At the city level, Adriana Espinoza of the NYC Mayor’s Office of Climate and Sustainability described NYC’s effort to assess environmental equity and community engagement through a new report, Environmental Justice For All. The end goal of the report is to create a comprehensive plan that ensures “environmental justice communities’ priorities are uplifted, considered and adopted” at every step of the way. Underscoring the urgency of this effort, Espinoza stated that “we cannot wait until an emergency situation to understand our vulnerabilities and disparities. We have to do that groundwork ahead of time to enable immediate action in times of crisis.”

Driving building performance for all

Moderated by Bomee Jung of Topsight Advisors, the final panel of the day explored disparities across our housing stock and strategies to address them. Similar to the ventilation standards referenced earlier, Rory Christian, President of Concentric Consulting Group, LLC, noted that “the housing and energy policies in place don’t prioritize public health at a local level.” This is an issue of housing equity, as study after study demonstrates that low-income households are often under-insulated, not air conditioned, located in polluted areas and are more prone to mold growth and a host of other building performance issues. 

Carolyn Olson of the NYC Department of Health and Mental Hygiene kicked off the session with a closer look at extreme heat. “In NYC, on average, 10 people die from heat stroke each year. But another hundred die from extreme heat worsening their pre-existing health conditions.” A disproportionate number of residents in low-income communities don’t have air conditioning compared to their wealthier neighbors. On top of that, low-income residents have to spend a larger share of their income on energy. As Olson remarked, “Access to air conditioning is key,” but, “we need to make sure the burden doesn’t end up sitting on the shoulders of communities already overburdened.”

The lens of environmental justice calls us to remember that these disparities didn’t happen by accident. Donnel Baird, Founder and CEO of BlocPower, elaborated on this point in describing the long history of redlining and disinvestment that has prevented some building owners from making necessary renovations. Rory Christian also cautioned that “whatever solutions we put forward, we need to make sure at a minimum, they don’t repeat the mistakes of the past.”

The biggest perceived challenge to retrofitting affordable housing is cost. Ryan Cassidy of RiseBoro Community Partnership pointed out that while the building industry has managed rising costs associated with safety and labor, “When we talk about sustainability, there’s this sensibility that it’s a bridge too far.” This harkens back to Shepard’s assertion about choices. The fact that we claim to be unable to find the solutions that would most benefit building operations, and especially tenants, is a false choice, noted Cassidy. Buildings must be as efficient as possible to reduce demand on the electrical grid, to lessen the energy burden on low-income communities and to provide real workforce opportunities in the retrofit market. Low-income housing should not be synonymous with low-quality housing, and this change happens when we center these issues as mandates instead of choices.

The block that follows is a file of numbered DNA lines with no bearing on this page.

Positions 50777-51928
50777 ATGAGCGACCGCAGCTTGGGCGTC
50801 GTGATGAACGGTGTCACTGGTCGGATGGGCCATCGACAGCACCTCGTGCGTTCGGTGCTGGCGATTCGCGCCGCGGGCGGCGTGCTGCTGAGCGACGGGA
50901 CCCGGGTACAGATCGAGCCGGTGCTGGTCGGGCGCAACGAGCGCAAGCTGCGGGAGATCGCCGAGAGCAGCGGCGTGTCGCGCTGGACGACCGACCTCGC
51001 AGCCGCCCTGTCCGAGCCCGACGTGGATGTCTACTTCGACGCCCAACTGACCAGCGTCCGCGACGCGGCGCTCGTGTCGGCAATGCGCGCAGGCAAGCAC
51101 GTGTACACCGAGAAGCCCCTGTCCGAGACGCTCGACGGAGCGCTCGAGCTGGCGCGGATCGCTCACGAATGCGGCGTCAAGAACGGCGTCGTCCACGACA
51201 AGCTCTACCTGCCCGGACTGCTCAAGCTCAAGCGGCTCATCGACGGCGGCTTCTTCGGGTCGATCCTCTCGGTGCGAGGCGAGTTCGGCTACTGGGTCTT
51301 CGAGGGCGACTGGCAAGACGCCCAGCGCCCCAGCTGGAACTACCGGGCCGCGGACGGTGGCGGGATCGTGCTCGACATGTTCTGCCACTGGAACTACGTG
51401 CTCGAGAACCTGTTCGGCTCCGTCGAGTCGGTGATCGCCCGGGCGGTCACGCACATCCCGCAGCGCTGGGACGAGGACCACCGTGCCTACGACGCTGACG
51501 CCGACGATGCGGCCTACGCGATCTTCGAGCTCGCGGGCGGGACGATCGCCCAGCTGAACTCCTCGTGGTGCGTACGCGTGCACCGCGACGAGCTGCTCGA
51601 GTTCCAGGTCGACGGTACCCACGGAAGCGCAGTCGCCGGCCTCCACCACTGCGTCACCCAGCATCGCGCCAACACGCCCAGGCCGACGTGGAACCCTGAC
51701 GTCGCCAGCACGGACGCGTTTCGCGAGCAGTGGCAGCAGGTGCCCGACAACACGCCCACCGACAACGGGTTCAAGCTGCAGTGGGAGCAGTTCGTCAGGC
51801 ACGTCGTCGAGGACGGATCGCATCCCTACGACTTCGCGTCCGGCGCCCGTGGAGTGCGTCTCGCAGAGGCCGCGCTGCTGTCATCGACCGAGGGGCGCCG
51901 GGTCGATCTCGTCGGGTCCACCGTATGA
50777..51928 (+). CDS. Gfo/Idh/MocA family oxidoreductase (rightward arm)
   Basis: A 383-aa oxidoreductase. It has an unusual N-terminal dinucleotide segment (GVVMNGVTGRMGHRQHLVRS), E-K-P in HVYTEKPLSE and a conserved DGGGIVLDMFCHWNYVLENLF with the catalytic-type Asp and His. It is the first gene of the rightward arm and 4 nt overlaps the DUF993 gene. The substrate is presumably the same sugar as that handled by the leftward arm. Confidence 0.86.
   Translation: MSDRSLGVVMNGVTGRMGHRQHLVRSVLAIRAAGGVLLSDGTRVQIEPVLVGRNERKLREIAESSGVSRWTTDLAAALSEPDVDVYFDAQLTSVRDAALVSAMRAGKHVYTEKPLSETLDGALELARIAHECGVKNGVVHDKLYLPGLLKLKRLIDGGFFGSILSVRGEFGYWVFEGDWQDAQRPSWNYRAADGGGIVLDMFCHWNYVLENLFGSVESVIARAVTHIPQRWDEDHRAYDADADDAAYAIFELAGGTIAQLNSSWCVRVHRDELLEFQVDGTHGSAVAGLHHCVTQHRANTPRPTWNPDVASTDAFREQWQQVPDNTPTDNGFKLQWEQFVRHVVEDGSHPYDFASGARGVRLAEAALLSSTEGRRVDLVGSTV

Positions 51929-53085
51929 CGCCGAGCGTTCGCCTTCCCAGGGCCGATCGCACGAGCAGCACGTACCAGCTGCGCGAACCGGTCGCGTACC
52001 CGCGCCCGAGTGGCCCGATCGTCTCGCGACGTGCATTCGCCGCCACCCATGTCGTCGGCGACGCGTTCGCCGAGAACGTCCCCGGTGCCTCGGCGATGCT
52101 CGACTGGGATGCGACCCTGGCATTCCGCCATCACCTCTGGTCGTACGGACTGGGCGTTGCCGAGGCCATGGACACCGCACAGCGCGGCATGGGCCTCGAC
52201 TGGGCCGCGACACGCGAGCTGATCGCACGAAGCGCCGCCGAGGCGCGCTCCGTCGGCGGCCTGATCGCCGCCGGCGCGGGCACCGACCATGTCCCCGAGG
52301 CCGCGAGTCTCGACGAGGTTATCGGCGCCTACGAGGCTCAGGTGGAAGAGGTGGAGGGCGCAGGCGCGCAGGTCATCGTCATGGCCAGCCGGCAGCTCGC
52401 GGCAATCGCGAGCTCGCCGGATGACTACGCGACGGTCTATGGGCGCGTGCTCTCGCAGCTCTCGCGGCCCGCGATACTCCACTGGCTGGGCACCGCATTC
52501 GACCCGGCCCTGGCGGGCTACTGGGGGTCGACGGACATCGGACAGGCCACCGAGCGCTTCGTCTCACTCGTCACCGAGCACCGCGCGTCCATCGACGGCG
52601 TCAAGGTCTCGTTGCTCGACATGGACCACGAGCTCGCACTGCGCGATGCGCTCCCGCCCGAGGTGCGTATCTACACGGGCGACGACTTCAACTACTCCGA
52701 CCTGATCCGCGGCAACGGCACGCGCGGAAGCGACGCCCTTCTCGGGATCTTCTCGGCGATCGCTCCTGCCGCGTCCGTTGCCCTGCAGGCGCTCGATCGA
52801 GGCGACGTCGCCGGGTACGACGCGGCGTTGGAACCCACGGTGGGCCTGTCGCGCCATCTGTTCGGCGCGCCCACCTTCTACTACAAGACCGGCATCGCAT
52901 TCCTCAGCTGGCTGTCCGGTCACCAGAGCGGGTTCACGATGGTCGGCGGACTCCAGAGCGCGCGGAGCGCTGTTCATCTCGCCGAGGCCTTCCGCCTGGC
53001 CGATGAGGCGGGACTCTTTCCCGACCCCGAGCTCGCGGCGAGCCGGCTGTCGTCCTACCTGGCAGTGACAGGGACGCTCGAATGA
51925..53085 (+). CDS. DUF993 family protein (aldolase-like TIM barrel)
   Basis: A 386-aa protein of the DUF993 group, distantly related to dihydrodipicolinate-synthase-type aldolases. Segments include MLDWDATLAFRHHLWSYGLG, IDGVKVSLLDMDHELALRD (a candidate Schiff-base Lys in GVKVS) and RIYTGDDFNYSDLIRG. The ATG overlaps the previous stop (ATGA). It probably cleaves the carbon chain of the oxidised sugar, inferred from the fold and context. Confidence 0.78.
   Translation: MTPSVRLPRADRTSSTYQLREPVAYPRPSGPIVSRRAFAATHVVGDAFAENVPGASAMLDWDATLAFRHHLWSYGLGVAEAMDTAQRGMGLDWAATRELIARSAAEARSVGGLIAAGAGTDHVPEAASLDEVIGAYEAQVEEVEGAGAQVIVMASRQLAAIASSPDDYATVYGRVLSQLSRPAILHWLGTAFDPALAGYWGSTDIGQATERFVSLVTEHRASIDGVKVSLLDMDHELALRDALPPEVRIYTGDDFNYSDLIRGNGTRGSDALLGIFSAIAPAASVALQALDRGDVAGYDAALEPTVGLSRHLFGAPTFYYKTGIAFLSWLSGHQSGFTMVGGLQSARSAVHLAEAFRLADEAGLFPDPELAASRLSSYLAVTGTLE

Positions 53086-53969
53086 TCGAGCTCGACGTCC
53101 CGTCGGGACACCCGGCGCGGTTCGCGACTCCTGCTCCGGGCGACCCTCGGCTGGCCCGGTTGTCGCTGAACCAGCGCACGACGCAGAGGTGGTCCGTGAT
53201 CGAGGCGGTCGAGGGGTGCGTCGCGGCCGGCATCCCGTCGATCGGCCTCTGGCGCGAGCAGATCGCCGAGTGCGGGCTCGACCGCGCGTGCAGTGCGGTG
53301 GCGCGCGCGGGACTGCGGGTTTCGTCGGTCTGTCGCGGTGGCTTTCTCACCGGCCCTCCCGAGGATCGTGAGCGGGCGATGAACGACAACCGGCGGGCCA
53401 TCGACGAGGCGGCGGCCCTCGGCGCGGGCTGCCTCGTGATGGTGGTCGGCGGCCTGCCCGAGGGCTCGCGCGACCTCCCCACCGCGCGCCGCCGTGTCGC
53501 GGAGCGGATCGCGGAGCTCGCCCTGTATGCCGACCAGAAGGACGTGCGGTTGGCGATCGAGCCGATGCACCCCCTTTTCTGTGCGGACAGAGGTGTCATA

It’s now or never

If there was a single thread that was woven into each discussion, it was the immense opportunity that lies before us. As Janet Joseph put it, whether we design around optimizing for equity or not, we have to realize that the scale alone of the transformation that is needed to reach our climate goals will affect outcomes in climate, equity and health for generations to come. Building off this statement, Espinoza made a crucial point: “Centering equity in our work is critical, but centering equity does not equal environmental justice.” There is incredible momentum to solve the many environmental and social equity challenges that lie ahead. The question, posed by Shepard at the start of the conference, is if we’re actually ready to walk the talk—to center equity and accept nothing less than environmentally just outcomes. In describing how RiseBoro prioritizes sustainability in their projects, Cassidy said, “We look at it holistically and we don’t compromise.” Now, more than ever is the time to heed that advice as we pursue sustainability, equity and health for all.

Further Reading

Climate, equity and health: No more false choices

Our 2021 conference explored the ways we can optimize policy and building design to advance climate, equity, and health.


Exploring equitable electrification

A look at where Grid Ready meets NYC's Environmental Justice Areas.


How doable are renewables in NYC?

Can a city of over eight million really switch to renewable power?